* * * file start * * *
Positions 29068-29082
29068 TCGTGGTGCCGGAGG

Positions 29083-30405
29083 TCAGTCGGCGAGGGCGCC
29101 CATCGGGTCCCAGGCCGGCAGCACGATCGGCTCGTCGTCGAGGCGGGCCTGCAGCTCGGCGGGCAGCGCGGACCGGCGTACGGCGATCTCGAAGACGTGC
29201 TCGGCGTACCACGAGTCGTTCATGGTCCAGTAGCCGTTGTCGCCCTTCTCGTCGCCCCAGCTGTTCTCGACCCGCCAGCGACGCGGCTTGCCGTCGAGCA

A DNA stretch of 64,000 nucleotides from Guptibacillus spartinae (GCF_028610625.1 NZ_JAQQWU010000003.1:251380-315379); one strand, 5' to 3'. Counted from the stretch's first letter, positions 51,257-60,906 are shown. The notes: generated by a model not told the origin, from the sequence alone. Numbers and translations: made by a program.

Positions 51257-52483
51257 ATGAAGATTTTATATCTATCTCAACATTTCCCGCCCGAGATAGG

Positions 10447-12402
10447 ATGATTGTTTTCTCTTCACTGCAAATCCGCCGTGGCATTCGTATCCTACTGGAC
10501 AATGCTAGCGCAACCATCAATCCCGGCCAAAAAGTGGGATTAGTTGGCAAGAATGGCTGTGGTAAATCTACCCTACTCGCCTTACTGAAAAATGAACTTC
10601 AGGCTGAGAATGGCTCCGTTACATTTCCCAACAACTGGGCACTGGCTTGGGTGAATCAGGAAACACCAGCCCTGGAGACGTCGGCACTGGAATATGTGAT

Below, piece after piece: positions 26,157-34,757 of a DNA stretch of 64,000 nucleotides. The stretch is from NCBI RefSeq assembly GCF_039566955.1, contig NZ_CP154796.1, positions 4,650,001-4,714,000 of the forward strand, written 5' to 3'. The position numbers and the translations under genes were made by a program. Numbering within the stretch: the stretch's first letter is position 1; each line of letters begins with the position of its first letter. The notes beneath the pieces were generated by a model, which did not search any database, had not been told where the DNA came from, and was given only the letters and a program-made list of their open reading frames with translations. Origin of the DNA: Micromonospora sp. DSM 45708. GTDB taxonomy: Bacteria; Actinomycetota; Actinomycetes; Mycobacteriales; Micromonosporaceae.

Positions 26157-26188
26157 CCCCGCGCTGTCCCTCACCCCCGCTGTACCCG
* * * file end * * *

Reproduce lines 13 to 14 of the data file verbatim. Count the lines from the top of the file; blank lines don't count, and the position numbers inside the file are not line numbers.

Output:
10601 AGGCTGAGAATGGCTCCGTTACATTTCCCAACAACTGGGCACTGGCTTGGGTGAATCAGGAAACACCAGCCCTGGAGACGTCGGCACTGGAATATGTGAT

Below, piece after piece: positions 26,157-34,757 of a DNA stretch of 64,000 nucleotides. The stretch is from NCBI RefSeq assembly GCF_039566955.1, contig NZ_CP154796.1, positions 4,650,001-4,714,000 of the forward strand, written 5' to 3'. The position numbers and the translations under genes were made by a program. Numbering within the stretch: the stretch's first letter is position 1; each line of letters begins with the position of its first letter. The notes beneath the pieces were generated by a model, which did not search any database, had not been told where the DNA came from, and was given only the letters and a program-made list of their open reading frames with translations. Origin of the DNA: Micromonospora sp. DSM 45708. GTDB taxonomy: Bacteria; Actinomycetota; Actinomycetes; Mycobacteriales; Micromonosporaceae.